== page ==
Duke Energy is set to use swine and poultry waste as energy source, the company announced on Monday.
The firm will be using poop from pigs and chickens, refine the gas and turn it into a renewable energy source that can power up to 10,000 homes a year.
"It is encouraging to see the technological advances that allow waste-to-energy projects in North Carolina to be done in an environmentally responsible and cost-effective manner for our customers," says Duke Energy President for North Carolina, David Fountain.
The captured methane gas will be treated, incorporated into the pipeline networks and used at four of Duke Energy's power stations
Partnering With Carbon Cycle Energy
The North Carolina's Renewable Energy Portfolio Standard requires Duke Energy firms to comply with particular targets for animal natural waste as Duke is already purchasing electricity produced by other centers in the state.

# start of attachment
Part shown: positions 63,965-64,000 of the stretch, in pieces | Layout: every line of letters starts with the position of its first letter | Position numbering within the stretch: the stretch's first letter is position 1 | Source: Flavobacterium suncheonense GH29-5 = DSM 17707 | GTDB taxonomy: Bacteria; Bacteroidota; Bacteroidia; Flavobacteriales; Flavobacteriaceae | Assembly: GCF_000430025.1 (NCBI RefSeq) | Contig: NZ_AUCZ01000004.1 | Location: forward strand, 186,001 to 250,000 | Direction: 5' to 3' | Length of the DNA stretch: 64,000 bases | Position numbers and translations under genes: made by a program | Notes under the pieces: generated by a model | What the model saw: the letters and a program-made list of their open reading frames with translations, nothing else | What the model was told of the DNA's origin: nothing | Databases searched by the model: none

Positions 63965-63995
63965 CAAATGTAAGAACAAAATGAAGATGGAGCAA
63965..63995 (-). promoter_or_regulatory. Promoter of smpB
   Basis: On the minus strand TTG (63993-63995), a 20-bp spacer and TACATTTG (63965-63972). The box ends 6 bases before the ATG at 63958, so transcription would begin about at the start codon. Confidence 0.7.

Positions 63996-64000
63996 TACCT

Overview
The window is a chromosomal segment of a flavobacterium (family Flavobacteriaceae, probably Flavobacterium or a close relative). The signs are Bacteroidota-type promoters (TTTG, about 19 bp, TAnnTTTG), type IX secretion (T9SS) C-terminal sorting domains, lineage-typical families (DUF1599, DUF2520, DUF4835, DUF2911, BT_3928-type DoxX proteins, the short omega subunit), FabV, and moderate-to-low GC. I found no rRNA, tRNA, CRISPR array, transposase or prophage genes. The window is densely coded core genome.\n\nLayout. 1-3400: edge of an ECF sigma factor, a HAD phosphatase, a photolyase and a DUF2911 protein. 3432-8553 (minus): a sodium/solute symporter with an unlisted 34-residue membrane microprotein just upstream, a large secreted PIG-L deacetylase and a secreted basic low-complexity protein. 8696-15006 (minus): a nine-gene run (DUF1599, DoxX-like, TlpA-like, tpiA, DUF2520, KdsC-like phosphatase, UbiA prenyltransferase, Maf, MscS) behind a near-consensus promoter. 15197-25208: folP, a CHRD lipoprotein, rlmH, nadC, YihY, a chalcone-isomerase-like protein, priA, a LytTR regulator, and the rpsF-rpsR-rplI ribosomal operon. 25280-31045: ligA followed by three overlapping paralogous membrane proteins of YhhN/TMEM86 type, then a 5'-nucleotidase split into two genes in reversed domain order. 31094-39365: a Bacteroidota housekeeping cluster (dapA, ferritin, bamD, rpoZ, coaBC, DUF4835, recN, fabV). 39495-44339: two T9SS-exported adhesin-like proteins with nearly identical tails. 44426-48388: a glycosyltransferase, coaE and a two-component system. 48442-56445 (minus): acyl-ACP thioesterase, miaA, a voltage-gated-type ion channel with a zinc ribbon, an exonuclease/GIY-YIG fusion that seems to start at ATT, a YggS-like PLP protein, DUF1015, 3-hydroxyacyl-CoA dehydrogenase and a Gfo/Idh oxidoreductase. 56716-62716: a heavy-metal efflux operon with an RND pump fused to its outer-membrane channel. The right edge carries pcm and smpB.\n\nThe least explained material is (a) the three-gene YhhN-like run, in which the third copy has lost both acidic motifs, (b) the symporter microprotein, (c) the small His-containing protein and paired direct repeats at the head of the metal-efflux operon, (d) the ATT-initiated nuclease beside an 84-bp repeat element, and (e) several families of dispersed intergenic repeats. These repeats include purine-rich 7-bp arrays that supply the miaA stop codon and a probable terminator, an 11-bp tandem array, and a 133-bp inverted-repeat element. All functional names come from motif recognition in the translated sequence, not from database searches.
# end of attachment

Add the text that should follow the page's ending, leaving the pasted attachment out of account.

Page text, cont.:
Now, the company is partnering with Carbon Cycle Energy to meet these compliance objectives, says Fountain. He adds that the gas to be produced in this program will create carbon neutral electricity. This is way better than the emissions that would be produced if the waste would be left to decay in the natural way.
Carbon Cycle Energy will be the one to build and have the owner rights for the facility to fulfill its contract with Duke Energy. Although the final location has not yet been declared, it is expected to be in the eastern part of North Carolina.
Carbon Cycle Energy CEO James Powell says the company is glad that Duke Energy is showing support for its facility in North Carolina. He says there are further work to do such as complying with local regulations, finishing licensing requirements and accomplishing organic waste supply chain, but to have Duke Energy as a confirmed client is a major event.
Power By The Numbers
The contract is said to be effective for 15 years and during this period, Carbon Cycle Energy is expected to generate over 1 million MMBtus of captured methane gas every year. This means Duke Energy should get 125,000 megawatt-hours of renewable energy each year.
Duke Energy has already filed the registration statements and additional information associated with plants being acknowledged as New Renewable Energy Facilities. Such move was done on March 18 with the North Carolina Utilities Commission.